After this, the attorneys for Project Veritas will be able to review the materials that have been deemed acceptable to be turned over to the investigation team, and raise any objections if there are any, which will be ruled on by Jones.
Project Veritas’ founder, James O’Keefe, claimed in a video back in October that his “news organization” never engaged in any illegal conduct, and that they have “acted appropriately at each and every step.”
Possession of Stolen Property in Florida
Stolen property is generally defined as when an individual offers, sells or traffics another person’s personal property which the accused person knew or should have known or had reason to believe did not belong to them. There are different sections of the Florida Statute that cover stolen property and the penalties that come with violating the State’s laws.
Florida Statute Section 812.012 explains the following terms of possession of stolen property:
- “Obtains or uses” refers to having control over the property, illegally transferring or selling property, or obtaining the property by fraudulent activities.
- “Property” refers to the item of value, while the “property of another” refers to the item or object that individuals can’t infringe upon with the consent of the owner.
- “Cargo” refers to the shipment, containers, or boxes of property that have been transported by car, plane, boat, etc.
- “Dealer in property” refers to the individual who is dealing with the sale of stolen property.
- “Traffic” refers to the selling, transferring, buying, and/or controlling of property with the intent of selling the property.
It is important to note that the accused person can face criminal charges for theft and for dealing stolen property, but can never be found guilty of both. The defendant can only be found guilty for one of the two offenses.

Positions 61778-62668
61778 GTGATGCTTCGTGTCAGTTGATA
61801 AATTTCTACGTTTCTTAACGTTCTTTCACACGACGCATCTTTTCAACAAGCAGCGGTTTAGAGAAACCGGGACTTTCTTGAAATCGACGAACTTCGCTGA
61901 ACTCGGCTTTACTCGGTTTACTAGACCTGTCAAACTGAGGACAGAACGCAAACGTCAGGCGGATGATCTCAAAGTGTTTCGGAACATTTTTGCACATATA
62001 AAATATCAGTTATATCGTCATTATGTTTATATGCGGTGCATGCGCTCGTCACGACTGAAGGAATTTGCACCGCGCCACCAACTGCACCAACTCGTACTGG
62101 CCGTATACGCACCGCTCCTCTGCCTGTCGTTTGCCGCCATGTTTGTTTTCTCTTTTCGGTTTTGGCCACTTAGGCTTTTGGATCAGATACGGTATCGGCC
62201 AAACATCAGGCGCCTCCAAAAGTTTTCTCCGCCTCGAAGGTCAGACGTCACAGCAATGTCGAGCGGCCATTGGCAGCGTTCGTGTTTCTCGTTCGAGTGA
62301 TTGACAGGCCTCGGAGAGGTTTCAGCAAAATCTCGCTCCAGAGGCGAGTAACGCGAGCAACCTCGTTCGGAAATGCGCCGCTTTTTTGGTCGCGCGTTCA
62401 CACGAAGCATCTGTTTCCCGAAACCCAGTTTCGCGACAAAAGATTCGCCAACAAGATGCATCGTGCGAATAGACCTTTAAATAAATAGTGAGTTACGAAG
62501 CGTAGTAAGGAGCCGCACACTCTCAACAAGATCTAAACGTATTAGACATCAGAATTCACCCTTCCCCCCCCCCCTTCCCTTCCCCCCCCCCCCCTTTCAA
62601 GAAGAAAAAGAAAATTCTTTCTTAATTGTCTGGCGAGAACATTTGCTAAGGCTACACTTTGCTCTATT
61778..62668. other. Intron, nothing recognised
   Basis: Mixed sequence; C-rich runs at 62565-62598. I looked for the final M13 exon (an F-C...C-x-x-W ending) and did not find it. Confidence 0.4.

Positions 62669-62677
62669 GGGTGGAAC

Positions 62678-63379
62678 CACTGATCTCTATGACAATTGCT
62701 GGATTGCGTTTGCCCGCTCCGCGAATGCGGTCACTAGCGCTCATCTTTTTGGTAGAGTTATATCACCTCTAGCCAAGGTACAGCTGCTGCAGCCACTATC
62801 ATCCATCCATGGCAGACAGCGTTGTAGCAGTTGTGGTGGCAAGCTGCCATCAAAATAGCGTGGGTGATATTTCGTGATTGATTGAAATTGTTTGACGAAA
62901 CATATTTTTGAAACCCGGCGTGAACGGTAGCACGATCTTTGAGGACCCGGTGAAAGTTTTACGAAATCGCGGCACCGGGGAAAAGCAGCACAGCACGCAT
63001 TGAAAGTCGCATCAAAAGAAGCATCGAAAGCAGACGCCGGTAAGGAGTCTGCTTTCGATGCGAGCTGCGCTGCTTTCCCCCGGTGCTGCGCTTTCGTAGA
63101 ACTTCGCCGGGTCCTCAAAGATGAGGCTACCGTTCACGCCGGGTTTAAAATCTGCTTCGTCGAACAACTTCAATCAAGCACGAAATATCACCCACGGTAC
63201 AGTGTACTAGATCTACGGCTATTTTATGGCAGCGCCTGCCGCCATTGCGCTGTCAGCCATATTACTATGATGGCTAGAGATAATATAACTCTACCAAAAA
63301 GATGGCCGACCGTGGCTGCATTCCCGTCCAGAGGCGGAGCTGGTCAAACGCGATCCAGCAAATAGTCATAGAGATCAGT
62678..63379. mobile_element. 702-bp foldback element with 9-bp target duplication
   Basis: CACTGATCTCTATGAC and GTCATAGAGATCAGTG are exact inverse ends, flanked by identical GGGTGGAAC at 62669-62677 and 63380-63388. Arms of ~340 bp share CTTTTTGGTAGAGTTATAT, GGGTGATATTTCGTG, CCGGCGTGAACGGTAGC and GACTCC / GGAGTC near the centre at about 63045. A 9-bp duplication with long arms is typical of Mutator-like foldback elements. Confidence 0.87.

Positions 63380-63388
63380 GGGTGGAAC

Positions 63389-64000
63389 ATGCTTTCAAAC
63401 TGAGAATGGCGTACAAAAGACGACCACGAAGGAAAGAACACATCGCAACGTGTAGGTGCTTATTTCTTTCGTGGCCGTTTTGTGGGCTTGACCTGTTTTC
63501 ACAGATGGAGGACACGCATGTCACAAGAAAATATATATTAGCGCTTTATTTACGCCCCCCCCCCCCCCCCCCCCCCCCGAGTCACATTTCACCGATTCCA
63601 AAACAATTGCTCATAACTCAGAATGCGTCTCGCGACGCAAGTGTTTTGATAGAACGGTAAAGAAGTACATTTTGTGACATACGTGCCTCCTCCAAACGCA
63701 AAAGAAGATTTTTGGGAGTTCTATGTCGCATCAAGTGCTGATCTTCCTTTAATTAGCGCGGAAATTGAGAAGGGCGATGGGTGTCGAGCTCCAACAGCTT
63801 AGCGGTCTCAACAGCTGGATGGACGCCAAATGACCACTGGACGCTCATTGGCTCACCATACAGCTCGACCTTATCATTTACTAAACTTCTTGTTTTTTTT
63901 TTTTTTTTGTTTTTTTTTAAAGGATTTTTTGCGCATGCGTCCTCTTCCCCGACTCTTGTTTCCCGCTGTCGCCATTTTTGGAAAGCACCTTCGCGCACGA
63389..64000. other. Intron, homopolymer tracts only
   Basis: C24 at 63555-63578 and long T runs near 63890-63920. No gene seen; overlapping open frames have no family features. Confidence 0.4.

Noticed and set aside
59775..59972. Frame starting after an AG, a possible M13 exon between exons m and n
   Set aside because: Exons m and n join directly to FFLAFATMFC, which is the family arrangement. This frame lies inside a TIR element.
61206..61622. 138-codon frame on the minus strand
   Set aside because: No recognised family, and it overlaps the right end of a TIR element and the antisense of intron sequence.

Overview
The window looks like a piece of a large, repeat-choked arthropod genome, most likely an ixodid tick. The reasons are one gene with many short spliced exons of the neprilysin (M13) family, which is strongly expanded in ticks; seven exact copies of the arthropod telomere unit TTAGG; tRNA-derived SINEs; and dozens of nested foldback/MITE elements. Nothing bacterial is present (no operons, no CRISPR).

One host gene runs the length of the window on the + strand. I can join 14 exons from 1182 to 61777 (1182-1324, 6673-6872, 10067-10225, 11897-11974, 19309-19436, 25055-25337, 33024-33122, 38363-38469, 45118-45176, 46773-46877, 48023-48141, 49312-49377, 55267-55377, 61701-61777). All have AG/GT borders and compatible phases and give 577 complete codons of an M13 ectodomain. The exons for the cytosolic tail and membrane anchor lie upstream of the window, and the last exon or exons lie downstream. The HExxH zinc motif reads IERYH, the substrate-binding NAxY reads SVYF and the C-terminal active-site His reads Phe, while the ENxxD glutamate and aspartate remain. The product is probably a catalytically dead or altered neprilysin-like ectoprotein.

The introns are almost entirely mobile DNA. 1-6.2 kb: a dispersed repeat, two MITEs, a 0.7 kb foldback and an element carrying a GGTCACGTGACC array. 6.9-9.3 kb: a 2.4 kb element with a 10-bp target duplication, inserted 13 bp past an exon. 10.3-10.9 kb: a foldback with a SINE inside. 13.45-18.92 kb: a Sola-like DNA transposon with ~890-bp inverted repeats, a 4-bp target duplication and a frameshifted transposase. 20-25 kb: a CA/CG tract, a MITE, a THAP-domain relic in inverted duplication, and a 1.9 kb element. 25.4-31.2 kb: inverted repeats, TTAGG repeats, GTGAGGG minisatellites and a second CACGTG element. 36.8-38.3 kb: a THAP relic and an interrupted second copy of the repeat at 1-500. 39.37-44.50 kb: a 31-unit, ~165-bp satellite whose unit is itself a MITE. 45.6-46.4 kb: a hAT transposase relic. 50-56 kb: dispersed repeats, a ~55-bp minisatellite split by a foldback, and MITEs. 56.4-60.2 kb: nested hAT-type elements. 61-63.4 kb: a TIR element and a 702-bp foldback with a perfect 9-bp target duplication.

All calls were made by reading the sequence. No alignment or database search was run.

Florida Statute 812.019 describes dealing in stolen property as when a person traffics or attempts to traffic property that he or she is aware has been stolen. This is considered a second-degree felony in Florida. The penalty for this crime is up to a $10,000 fine and up to 15 years in prison.
For the individual who initiates, organizes, plans, finances, directs, manages, or supervises the theft of property and traffics in such stolen property, it is considered a first-degree felony. The penalty for this crime is up to a $10,000 fine and up to 30 years in prison.
To find out more about stolen property in Florida, read our informative page here.
Finding a Defense Attorney in Tallahassee, Florida
If you or a loved one have been accused of a crime, it is in your best interest to seek out the legal advice of a skilled defense attorney. A guilty criminal conviction can lead to expensive fines, jail time, and the stigma of carrying a criminal charge on your permanent record. The best way to strategize a strong defense for your case is to work with an experienced attorney. Don Pumphrey and his team at Pumphrey Law Firm have represented clients across the state for various criminal charges. Call us today at (850) 681-7777 or leave an online message on our site for a free consultation.
Written by Karissa Key